As I've come to learn, a leader is where one will put a small piece of scrap fabric under the foot to start the sewing off. It helps prevent thread from bunching up and essentially ending up with a bird's nest at the end of the fabric. An ender is a small piece of scrap fabric at the end of the piecing that ensures a ¼″ seam to the edge.

                             Use a piece of scrap fabric as the ender

You may have heard quilter’s talk about using leaders and enders. I had heard these terms many times and didn’t have a clue what they were talking about until I went to a trunk show last fall and was enlightened as to what they were. In the picture above you can see the different fabric at the start and finish of the chain – the leader and ender.

A quilter shared with me that "Leaders and enders are a great way to help ensure the ¼″ seam is accurate at the start and finish of piecing as well as eliminate some of those other issues we sometimes have. The best part is that you can create another quilt at the same time or at least get started on one."

These preventative or leading measures are how Peggy looked at leadership as well. Preventing issues that form as a result of early decisions; saving by eliminating what needs to be cut off; consistency; forcing you to clip what is not needed; pieces together additional items; and making things more efficient.

I have worked at camp and many of you know the 24/7 or as I call it 25/8 cycle of a summer season. Imagine that going on for nearly two years straight. And in the middle of all that Hurricane Katrina happens and Peggy decides to pack up half the staff and go help run a shelter for hurricane victims. This lesson that when you think you have troubles and strife; to be able to seek out those in worse conditions and say, stop what you’re doing, and we are going to help those in true need. That single action was one of the greatest lessons I gained from Peggy.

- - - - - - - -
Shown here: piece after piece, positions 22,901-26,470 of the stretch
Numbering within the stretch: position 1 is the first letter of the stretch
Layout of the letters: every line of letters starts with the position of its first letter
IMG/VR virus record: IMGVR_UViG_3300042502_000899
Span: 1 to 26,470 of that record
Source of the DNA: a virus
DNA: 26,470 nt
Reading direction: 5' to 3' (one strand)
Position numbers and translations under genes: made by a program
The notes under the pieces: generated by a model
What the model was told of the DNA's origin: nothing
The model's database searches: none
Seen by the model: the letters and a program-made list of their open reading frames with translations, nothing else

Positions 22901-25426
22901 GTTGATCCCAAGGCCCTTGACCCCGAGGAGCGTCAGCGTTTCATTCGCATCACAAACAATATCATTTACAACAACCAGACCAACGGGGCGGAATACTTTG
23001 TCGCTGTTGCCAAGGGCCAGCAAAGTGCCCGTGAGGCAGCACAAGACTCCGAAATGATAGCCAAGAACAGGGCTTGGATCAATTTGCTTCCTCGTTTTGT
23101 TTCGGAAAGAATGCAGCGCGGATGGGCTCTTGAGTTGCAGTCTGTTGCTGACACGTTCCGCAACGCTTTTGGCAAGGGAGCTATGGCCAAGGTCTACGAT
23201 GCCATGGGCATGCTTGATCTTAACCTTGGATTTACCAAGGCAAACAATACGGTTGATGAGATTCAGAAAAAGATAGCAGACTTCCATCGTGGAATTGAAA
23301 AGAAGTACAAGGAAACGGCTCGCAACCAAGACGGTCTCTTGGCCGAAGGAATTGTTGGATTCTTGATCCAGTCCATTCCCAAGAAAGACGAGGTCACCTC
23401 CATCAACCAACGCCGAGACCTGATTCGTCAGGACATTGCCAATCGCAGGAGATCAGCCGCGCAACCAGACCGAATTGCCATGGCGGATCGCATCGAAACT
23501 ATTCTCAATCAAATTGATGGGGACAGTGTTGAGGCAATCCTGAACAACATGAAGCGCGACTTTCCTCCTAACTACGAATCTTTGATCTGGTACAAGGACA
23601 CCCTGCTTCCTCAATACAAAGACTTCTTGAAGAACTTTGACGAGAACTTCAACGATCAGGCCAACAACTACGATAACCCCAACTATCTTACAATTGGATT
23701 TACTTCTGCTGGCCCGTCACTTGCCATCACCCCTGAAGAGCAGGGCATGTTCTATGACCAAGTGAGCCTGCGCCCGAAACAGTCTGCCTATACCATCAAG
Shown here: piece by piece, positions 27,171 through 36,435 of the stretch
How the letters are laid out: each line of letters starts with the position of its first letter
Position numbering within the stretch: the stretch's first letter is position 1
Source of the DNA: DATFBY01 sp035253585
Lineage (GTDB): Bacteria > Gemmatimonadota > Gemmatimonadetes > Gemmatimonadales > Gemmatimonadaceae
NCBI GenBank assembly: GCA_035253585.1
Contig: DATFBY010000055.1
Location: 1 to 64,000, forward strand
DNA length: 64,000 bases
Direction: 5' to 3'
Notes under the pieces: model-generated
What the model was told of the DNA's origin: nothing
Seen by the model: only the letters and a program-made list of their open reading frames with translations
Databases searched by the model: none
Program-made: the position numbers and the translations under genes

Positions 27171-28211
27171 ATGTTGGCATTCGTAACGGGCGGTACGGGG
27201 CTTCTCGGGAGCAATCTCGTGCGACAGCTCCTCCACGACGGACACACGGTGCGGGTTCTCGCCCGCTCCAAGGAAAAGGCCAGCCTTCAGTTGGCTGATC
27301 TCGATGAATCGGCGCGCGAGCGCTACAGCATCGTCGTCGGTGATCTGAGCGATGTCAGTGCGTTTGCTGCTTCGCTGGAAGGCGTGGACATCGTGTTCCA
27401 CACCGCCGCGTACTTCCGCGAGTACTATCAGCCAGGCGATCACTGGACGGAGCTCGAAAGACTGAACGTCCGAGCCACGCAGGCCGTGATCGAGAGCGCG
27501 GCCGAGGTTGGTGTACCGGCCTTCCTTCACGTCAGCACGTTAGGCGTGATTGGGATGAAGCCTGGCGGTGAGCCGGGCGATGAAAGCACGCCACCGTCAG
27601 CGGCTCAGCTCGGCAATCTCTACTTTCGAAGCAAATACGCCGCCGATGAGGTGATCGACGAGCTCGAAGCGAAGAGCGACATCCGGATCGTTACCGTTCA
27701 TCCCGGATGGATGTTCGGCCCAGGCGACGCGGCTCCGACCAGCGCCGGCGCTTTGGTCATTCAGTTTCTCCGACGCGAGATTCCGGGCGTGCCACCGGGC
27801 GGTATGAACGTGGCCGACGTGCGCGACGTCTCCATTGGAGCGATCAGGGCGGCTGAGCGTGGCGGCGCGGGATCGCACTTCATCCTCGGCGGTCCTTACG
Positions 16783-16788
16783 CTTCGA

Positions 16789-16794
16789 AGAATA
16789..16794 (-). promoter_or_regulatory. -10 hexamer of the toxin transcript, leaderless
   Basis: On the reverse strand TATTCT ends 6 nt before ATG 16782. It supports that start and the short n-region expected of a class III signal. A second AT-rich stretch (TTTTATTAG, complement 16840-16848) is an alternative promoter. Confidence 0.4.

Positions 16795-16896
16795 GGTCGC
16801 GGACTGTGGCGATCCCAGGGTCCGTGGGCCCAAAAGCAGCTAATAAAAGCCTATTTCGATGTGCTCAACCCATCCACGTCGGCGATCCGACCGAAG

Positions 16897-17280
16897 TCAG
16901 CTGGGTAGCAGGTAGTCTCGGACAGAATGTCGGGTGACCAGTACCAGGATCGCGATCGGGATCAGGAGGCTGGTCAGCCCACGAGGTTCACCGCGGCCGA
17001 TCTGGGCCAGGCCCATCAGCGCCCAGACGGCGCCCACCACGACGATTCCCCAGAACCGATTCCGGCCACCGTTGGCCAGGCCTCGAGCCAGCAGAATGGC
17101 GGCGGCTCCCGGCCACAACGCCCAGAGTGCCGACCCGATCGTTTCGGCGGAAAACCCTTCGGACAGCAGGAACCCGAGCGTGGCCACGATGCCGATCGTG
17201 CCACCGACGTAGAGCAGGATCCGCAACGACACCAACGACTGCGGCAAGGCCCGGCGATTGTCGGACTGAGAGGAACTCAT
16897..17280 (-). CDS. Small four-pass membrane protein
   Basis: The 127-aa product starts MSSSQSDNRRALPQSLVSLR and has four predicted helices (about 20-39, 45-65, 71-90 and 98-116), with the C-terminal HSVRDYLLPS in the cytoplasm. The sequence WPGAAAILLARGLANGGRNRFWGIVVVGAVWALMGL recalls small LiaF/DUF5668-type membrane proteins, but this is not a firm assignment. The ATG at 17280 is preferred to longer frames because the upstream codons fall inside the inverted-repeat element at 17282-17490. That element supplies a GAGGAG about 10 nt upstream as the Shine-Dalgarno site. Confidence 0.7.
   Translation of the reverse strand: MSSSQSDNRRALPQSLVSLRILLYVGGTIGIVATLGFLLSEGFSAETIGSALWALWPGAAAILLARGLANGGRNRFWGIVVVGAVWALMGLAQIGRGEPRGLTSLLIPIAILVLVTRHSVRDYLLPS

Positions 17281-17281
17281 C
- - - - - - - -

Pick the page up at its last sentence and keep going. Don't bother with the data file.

I am so grateful for those five years and those constant new challenges. It has given me a great appreciation to know that miracles happen every day. I learned that and so much more from Peggy as I have spent these past 50 plus years in these United States.

P.S. A link for actual quilting with leaders and enders.

2010 - Leadership and "fatherly" Lesson

  Lesa Culpepper (L) (Fifty Nifty Years In the United States Series) Lesa Culpepper – So this is the year after our last year working togeth...